Archives For Misrata

The US Navy forces involved in the operation to seize Misrata come under the spotlight as part of the ongoing HRI investigation into the cluster bombing of Misrata.

The main ships involved from the United States Navy – ie “supporting Operation Unified Protector, off the coast of Libya” on the 14th and 15th April are attached to the Kearsarge Amphibious Group – Kearsarge (LHD-3) itself was in port in Augusta Bay, Sicily during the nights on which Misrata was cluster bombed.

The first ship is the USS Barry (DG-52) which is a destroyer and probably the destroyer spotted by CJ Chivers off the coast of Misrata.

Here is USS Barry earlier in the Libyan operation firing Tomahawk missiles into Libya:

Interestingly, the commanding Officer of USS Barry used to be Admiral James G Stavridis, the Admiral who is particularly keen on information wars and controlling the internet.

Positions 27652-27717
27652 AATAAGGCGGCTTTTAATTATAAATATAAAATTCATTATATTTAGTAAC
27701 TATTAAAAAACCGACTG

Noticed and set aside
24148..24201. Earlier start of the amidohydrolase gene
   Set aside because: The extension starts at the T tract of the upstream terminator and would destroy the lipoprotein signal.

USS Barry participated in an exercise (FLEETEX 2-94) which involved covert SEAL team extraction in shallow water off the Carolina coast. USS Barry is based at Naval Station Norfolk, Virginia, also the base of Eva H. Thompson – the commander of Special Warfare Unit Four, who we have quoted before, praising the usefulness of the Combat Boat 90 and AMOS system.

The second ship of interest is the USS Ponce (LPD-15), an Austin-class amphibious transport dock. An amphibious transport dock is a warship that embarks, transports and lands elements of a landing force for expeditionary warfare missions. This ship had something of the order of 851 enlisted servicemen and 72 officers on board.

Interestingly shortly after the Misrata operation, both the skipper and executive officer of USS Ponce, Commander Etta Jones and Lt. Cmdr. Kurt Boenisch, were relieved of their commands.

The third ship, of interest, is the USS Carter Hall (LSD-50) which is a dock landing ship and travelled through the Suez canal to join the others on April 13th, the day before the cluster bombing of Misrata. A dock landing ship is a form of amphibious warship designed to support amphibious operations. These amphibious assault ships transport and launch amphibious craft and vehicles with their crews and embarked personnel. usually these forces would be marines and/or special forces.